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Bernheim Pollinators: Butterflies as Pollinators

By Bernheim

Did you know that butterflies taste with their feet? When a butterfly lands on a flower, it will tap the flower and leaves of the plant to make sure it is either a nectar or host plant. This will cause the tongue, or proboscis, to uncoil and extend into the flower. Tapping the host plant ensures it is the proper flower for the butterfly to deposit its egg. During this process, pollen gathers on their feet, legs, body, and tongue ready to be transported to the next flower. Because of the butterfly’s longer legs and body shape, it cannot collect as much pollen as a bee can, but they are better at maneuvering into long tubular flowers because of their proboscis.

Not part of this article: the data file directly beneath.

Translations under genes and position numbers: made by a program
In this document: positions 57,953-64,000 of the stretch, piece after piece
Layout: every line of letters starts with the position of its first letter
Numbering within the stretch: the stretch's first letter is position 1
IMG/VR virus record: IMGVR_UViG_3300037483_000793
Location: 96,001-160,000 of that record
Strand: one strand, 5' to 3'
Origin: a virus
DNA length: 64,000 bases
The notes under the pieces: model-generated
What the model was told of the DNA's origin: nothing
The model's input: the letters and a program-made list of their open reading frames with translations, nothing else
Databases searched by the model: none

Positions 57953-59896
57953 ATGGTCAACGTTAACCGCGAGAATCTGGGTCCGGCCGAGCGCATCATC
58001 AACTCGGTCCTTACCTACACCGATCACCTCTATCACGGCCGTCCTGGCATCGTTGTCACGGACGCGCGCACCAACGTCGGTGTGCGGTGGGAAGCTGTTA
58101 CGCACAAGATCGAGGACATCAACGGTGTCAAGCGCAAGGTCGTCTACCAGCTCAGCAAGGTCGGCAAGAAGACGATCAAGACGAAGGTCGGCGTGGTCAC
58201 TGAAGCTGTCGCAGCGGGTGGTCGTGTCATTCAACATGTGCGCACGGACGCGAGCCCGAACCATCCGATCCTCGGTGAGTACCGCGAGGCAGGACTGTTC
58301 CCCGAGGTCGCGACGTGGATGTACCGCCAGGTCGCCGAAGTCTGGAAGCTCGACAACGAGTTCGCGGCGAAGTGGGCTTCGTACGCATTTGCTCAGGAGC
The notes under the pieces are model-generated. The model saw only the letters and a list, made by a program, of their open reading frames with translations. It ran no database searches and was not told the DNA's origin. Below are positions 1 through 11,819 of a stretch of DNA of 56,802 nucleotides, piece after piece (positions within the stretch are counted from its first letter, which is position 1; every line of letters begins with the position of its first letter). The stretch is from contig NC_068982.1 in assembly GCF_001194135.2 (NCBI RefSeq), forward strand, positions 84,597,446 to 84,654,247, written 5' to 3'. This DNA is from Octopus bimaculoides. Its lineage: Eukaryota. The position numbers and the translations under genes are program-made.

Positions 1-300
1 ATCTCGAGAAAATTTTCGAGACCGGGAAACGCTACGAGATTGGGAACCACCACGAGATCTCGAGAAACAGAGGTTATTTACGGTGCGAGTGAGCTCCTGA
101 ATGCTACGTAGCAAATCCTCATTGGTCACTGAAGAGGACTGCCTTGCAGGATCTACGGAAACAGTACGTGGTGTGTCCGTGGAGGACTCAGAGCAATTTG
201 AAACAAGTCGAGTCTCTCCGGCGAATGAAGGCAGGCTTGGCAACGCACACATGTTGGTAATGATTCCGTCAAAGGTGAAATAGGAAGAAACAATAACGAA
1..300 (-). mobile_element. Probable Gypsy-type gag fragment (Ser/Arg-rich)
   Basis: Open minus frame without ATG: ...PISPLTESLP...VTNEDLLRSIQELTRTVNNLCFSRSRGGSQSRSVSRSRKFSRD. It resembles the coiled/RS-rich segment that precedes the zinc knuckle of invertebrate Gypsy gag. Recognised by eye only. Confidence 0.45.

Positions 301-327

Second only to bees as a pollinator, butterflies have color preferences as well. Purple, yellow, white and orange plants are top choices. Therefore, the more variety of flowers in your garden, the better for butterfly attraction. One of the most important additions to your garden is milkweed (asclepias), especially for monarch butterflies. This flower is a host for the caterpillar and provides nectar for the butterfly. A little research on flowers that attract butterflies of many species will ensure that these little beauties will stop by for a sip.

Happy butterflying!

-Corinne Mastey, Bernheim Volunteer Naturalist

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